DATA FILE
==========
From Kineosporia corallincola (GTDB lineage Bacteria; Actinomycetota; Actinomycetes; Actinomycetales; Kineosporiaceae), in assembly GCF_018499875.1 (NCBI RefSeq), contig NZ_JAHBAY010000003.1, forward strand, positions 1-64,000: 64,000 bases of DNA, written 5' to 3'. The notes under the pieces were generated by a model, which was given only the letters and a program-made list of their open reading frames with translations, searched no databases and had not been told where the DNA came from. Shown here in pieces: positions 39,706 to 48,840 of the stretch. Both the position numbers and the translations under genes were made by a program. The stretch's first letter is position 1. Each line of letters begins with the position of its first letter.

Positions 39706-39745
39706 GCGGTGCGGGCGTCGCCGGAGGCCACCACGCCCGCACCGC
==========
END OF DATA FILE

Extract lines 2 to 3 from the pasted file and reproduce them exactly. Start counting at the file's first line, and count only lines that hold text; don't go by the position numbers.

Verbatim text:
Positions 39706-39745
39706 GCGGTGCGGGCGTCGCCGGAGGCCACCACGCCCGCACCGC